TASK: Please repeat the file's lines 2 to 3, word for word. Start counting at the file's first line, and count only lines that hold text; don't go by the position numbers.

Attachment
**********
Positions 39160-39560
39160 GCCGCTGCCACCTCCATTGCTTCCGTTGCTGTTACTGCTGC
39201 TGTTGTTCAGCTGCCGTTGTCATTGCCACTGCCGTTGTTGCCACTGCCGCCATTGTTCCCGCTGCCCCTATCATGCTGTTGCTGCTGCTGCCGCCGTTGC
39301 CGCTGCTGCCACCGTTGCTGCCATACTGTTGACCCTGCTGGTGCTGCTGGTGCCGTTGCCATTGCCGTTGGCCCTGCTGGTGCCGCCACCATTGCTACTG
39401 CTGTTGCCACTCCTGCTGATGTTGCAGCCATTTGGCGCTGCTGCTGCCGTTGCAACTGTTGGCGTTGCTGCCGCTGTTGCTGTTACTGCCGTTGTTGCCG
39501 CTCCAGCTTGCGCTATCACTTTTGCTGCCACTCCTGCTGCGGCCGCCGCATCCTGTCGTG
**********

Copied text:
39160 GCCGCTGCCACCTCCATTGCTTCCGTTGCTGTTACTGCTGC
39201 TGTTGTTCAGCTGCCGTTGTCATTGCCACTGCCGTTGTTGCCACTGCCGCCATTGTTCCCGCTGCCCCTATCATGCTGTTGCTGCTGCTGCCGCCGTTGC